The Guardian view on the New York City mayoral campaign finance reports: lack of transparency | Editorial


The NYC Campaign Finance Board’s decision to release the reported itemized receipts of elected officials, even prior to a general campaign finance report being filed, has impacted mayoral candidates on a wide variety of issues. We understood this to be a tactic used by political opponents to embarrass us. On Thursday March 14th, the Campaign Finance Board released a report indicating that Bill de Blasio had received over $800,000 in contributions from 10 contributors over a two-year period prior to his public announcement of his candidacy. The Campaign Finance Board’s action came on the heels of de Blasio reporting over $100,000 from one candidate’s campaign in the past week and 30-day period on 19 March. I strongly disagree with this action, which I deem an attempt to influence the outcome of the Mayoral elections through the use of a method designed to rig the system. This type of action is especially troubling since the Campaign Finance Board does not have the authority to audit individuals’ financial and tax returns. The Campaign Finance Board, with all due respect, does not have the authority to audit NYC Mayor David Dinkins’s financial records or Bill Clinton’s past political donations. Over the last 12 years I have decided not to accept campaign contributions from people I am not related to because I did not want to be caught up in gossip or innuendo. I also do not take any payments from private corporations, and have thus avoided any opportunity to engage in outside economic conflicts of interest. The decision I made earlier this year to continue the practice of funding my campaign by selling air time for free, is consistent with the unwavering commitment to integrity that is my hallmark as Mayor-Elect Adams. I will not pay any entity for air time because I have decided to fund this campaign out of my own personal savings, not by accepting any campaign contributions from others. The Campaign Finance Board has called to my attention contributions received from entities that relate to my possible ability to profit personally from my Mayoralty. I am deeply concerned about these issues, and ask the Campaign Finance Board to reconsider its decision to disclose these reports, which I believe will have a chilling effect on the right of candidates to win fair and free elections. I am not going to pay to play. As Mayor of New York City, I will not be playing the same Washington game as so many Washington politicians. You cannot expect anyone in business to invest in, or invest with, another company that could benefit one of their competitors if that business falls on hard times. Nor, nor will I expect an individual or organization to provide my campaign with money if I fear that, while I am in office, I will need to block their lobbyists from doing business with City Hall. I am simply saying that if your money reaches me, you will never know what I will do with it, and I will not hold it in my private account. There is no middleman to cover me on such matters. You will not have to worry about any ethics charges; I will not accept contributions from individuals or entities that will benefit me personally if I am Mayor.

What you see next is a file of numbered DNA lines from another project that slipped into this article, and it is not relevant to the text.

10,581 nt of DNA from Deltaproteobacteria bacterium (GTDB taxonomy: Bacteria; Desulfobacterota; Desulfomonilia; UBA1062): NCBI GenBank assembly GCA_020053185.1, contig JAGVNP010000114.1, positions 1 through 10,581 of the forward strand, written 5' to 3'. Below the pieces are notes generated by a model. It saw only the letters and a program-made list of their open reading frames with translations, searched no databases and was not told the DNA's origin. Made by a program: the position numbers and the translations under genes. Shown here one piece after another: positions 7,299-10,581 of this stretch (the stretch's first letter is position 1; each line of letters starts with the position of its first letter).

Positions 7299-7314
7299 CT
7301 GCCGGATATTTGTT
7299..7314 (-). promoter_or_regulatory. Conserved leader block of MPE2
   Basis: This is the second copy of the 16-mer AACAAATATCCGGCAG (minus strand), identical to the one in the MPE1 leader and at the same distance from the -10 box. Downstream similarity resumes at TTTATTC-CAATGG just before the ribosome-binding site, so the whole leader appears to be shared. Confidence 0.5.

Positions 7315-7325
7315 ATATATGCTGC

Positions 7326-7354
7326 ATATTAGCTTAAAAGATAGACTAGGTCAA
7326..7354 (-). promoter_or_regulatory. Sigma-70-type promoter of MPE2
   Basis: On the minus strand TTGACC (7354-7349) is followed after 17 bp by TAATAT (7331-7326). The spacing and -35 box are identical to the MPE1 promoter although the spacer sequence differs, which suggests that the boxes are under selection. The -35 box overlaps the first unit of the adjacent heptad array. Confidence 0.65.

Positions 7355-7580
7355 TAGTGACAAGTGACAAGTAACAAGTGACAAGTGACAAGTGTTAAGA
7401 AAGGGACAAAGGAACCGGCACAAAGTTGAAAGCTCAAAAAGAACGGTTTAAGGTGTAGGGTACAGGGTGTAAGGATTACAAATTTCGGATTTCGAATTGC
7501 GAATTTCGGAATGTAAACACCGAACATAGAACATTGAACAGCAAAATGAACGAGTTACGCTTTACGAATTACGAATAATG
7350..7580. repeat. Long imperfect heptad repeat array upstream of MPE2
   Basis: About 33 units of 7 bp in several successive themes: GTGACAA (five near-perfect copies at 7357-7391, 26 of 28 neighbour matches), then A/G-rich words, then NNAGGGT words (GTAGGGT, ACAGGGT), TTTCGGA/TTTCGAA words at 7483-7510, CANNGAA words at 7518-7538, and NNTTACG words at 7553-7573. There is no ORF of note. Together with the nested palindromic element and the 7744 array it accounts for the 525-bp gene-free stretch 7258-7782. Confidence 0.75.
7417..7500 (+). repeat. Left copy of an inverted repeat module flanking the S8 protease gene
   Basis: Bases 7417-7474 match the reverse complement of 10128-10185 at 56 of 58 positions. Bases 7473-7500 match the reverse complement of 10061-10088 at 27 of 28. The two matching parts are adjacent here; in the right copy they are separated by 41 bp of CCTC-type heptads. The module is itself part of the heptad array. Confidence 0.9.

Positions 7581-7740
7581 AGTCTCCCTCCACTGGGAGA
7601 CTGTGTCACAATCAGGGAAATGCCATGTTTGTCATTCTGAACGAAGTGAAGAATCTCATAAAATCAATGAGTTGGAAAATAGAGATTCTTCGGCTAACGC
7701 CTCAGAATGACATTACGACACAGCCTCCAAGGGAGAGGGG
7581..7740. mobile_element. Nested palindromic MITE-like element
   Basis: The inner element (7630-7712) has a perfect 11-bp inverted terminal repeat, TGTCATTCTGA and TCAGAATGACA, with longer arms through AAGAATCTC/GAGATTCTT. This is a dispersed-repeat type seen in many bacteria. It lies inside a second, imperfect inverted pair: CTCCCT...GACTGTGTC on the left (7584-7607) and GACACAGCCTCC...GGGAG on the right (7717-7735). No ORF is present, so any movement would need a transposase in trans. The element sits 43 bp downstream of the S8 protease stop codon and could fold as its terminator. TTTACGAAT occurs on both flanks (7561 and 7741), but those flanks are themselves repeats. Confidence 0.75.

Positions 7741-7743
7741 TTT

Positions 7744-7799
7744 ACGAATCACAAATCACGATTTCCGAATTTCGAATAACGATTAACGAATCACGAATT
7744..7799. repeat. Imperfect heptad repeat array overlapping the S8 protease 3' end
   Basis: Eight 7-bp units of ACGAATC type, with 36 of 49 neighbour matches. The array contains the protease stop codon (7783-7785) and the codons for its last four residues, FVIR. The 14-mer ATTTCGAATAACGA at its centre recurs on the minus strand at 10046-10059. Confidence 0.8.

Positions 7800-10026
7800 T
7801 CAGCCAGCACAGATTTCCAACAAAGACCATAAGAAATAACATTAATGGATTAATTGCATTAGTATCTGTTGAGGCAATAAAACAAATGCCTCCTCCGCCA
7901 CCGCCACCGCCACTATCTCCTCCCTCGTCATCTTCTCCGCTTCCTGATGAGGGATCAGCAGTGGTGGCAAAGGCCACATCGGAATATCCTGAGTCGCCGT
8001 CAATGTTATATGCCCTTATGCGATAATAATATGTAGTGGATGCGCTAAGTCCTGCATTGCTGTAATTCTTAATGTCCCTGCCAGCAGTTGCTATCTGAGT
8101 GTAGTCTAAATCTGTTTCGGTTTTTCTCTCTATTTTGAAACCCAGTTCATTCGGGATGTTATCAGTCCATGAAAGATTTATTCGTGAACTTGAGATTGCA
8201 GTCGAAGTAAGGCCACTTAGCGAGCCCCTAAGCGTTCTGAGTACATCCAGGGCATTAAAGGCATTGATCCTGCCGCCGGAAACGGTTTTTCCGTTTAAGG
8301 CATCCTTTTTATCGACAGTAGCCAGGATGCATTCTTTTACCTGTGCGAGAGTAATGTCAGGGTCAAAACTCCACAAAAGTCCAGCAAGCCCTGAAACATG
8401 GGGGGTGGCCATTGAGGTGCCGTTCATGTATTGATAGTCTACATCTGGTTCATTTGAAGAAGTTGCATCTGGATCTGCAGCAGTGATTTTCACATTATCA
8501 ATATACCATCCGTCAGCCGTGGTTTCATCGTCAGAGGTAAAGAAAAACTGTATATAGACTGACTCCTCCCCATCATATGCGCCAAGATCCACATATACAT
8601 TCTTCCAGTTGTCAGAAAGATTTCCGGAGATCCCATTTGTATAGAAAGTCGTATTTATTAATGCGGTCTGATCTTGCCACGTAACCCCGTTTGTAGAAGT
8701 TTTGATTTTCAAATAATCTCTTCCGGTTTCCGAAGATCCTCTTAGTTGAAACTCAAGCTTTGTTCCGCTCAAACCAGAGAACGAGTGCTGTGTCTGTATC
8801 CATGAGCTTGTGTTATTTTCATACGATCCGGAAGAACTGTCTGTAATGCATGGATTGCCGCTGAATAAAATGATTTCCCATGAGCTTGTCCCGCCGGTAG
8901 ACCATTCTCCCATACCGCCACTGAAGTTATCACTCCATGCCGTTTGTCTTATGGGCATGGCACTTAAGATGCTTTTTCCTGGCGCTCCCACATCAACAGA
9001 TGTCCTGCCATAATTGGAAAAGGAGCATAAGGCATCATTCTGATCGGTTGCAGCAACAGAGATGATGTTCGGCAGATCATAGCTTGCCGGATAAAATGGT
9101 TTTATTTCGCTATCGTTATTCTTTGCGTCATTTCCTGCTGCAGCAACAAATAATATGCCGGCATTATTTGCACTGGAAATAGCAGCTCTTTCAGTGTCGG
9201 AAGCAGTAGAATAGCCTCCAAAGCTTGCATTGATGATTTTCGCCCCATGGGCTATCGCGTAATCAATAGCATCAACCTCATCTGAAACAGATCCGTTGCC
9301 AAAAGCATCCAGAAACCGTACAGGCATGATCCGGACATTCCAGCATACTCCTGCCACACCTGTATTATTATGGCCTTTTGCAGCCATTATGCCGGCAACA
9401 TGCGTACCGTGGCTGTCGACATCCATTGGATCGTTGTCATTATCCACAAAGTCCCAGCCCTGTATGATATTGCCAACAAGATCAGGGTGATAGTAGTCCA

For the foreseeable future, my campaign will be funded completely by my own savings. I know that my personal decisions regarding my finances will no longer be subject to public scrutiny, and I hope that everyone will understand that this is simply the way my nature has evolved in the last several years. As Mayor-Elect Adams, I will continue with the robust record of public service that defines my career and serve as a true advocate for all of the men and women of New York City. I also invite anyone who supports me to join me in this journey, and share in our success as I strive to become the voice for the working class and the middle class in this country.

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